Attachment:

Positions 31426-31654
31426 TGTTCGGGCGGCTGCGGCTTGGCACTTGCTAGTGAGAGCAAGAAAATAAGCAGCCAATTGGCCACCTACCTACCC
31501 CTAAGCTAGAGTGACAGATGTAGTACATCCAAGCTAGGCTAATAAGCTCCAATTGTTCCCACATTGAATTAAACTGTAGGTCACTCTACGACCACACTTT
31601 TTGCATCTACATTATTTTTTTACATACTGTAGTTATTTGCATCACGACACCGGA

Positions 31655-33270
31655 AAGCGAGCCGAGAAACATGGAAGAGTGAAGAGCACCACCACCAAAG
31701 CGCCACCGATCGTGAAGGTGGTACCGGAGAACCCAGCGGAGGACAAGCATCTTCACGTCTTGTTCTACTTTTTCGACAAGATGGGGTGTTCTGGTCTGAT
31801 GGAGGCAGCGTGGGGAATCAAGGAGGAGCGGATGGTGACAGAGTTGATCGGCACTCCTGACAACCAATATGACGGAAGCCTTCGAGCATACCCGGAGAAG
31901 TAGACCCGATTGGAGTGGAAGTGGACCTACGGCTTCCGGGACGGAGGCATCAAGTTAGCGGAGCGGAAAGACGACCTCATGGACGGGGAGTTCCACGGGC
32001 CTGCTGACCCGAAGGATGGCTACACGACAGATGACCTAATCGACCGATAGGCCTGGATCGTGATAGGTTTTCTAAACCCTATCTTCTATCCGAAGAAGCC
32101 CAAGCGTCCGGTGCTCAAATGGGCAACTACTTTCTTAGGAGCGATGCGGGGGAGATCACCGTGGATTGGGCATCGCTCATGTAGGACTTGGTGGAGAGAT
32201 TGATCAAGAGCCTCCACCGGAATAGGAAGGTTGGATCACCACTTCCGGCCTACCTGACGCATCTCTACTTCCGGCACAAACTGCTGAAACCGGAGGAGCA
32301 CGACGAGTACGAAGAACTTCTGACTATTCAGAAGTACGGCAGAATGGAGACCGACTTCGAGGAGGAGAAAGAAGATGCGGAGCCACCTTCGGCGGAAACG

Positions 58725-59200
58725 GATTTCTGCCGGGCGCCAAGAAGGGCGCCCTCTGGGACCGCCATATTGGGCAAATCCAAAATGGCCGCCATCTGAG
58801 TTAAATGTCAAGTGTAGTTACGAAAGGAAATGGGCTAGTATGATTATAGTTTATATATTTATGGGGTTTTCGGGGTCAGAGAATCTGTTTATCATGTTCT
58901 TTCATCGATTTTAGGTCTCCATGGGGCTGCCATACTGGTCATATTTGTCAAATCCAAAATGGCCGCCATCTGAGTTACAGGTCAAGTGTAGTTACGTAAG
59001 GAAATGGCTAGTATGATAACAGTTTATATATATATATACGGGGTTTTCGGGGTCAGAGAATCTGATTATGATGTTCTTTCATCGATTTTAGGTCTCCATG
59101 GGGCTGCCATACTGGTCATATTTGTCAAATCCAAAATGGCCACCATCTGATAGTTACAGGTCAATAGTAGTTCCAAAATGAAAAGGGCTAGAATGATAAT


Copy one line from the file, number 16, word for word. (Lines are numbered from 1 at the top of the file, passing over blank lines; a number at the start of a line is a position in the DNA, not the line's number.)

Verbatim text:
58801 TTAAATGTCAAGTGTAGTTACGAAAGGAAATGGGCTAGTATGATTATAGTTTATATATTTATGGGGTTTTCGGGGTCAGAGAATCTGTTTATCATGTTCT